Overtraining can occur to anyone that exercises too much. Its adverse effects can be behavioral, emotional, and/or physical in nature. Overtraining has been found to be especially frequent in bodybuilders because their main goal is to lift heavy weights, often on consecutive days, to build up muscle mass and strength. People who regularly exercise and are exposed to various situations can run the risk of overtraining. Some of these situations include poor nutrition, illness, overworking, mental disorders, menstruation (in women), and jet lag.

Causes and symptoms


The cause of overtraining is doing too much exercising and not allowing adequate rest for the exercised muscles. Muscles that are not given time to recover degrade over time. Rather than growing, muscles actually decrease in size when overtraining occurs over an extended period.

Poor nutrition and excessive exercising is a bad combination because overworked muscles are not given the necessary nutrients to grow and become stronger. A protein deficiency develops when essential amino acids (those that must be supplied in the diet because it cannot be synthesized internally) in the body are used faster than they can be produced (because of a diet poor in such nutrients).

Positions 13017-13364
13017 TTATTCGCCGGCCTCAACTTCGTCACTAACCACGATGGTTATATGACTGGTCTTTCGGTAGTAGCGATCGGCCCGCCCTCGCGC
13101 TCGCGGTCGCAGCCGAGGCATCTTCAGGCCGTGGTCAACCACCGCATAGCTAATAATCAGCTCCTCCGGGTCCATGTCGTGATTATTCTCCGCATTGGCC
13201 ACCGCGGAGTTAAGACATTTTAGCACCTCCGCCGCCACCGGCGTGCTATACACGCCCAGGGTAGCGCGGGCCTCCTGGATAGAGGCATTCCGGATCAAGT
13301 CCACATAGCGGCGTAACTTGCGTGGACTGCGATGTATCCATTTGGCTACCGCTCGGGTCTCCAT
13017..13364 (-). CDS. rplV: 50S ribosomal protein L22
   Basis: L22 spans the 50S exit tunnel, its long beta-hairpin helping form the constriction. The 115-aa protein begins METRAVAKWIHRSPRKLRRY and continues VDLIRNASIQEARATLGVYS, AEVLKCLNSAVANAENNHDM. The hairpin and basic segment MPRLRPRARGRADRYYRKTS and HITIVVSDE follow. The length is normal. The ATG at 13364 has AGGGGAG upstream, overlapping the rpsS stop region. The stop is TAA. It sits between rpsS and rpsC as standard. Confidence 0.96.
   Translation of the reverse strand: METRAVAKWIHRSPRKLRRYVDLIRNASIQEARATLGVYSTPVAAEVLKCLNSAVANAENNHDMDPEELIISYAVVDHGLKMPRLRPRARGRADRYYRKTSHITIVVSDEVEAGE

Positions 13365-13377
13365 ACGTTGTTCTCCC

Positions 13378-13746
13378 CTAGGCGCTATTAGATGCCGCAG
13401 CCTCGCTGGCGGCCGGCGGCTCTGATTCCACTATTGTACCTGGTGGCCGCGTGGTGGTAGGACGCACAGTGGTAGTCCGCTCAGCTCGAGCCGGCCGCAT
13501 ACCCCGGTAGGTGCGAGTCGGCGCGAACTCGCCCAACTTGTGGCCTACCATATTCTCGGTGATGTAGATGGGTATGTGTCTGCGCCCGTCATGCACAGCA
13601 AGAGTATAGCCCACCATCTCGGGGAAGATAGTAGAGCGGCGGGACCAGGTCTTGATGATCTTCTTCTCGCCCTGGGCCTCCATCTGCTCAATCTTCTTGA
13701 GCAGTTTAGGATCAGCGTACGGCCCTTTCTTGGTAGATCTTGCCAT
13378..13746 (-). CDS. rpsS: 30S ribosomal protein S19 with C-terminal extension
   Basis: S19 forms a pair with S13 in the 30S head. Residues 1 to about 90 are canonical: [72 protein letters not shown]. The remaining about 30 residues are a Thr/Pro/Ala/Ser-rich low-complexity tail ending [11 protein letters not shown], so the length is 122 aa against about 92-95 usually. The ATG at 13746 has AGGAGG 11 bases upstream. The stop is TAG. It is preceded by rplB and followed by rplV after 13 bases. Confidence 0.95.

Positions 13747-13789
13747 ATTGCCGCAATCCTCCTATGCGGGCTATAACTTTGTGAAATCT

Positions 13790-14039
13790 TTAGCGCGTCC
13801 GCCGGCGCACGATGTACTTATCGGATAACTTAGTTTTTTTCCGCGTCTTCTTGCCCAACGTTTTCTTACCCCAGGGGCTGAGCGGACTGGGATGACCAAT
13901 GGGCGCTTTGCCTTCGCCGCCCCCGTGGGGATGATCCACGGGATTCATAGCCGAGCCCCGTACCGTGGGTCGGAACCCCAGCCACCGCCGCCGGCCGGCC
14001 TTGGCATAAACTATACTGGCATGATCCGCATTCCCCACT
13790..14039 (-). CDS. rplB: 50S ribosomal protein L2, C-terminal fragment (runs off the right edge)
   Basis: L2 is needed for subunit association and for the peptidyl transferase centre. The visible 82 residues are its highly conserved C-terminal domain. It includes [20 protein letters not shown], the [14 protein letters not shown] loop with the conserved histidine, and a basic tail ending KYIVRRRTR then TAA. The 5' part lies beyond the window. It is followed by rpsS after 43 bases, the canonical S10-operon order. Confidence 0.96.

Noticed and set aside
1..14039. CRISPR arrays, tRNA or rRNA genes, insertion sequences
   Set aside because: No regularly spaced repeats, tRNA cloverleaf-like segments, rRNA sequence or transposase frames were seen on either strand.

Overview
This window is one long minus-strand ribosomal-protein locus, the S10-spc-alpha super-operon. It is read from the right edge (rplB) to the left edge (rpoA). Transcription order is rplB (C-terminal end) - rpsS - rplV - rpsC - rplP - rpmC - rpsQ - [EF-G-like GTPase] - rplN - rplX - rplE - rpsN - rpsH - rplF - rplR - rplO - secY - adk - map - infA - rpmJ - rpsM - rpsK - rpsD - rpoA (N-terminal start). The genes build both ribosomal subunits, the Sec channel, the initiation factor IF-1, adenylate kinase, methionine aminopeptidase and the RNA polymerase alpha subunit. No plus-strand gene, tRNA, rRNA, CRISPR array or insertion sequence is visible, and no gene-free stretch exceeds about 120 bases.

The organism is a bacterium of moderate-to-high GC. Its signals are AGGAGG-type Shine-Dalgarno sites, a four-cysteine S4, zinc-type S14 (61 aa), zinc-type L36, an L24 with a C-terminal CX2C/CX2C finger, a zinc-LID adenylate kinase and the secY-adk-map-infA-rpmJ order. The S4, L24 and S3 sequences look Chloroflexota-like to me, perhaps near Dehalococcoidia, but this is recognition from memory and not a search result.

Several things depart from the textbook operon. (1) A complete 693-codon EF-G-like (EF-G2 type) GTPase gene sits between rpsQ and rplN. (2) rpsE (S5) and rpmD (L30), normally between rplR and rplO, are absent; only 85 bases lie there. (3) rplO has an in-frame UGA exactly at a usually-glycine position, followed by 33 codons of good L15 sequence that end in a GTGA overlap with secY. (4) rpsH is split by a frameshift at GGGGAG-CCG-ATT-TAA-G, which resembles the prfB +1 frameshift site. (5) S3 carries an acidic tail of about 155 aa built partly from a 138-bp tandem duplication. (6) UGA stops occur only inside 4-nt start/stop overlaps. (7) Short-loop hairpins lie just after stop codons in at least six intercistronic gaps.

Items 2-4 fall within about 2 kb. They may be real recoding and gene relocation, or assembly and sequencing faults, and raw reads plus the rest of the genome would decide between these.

Diets that restrict calorie intake make overtraining a much higher risk because the body has too few calories to expend (burn). Consequently, the body cannot supply sufficient energy to the muscles so they can properly grow and perform.

A mental condition, such as anxiety, can lead to higher than normal levels of cortisol. Cortisol is a steroid hormone produced by the adrenal gland. It is released in response to stress in the body and can add risk to overtraining.

Other factors that may lead to overtraining are excessive use of alcohol, tobacco, or drugs; certain personality types; the external environment; and quality and quantity of sleep.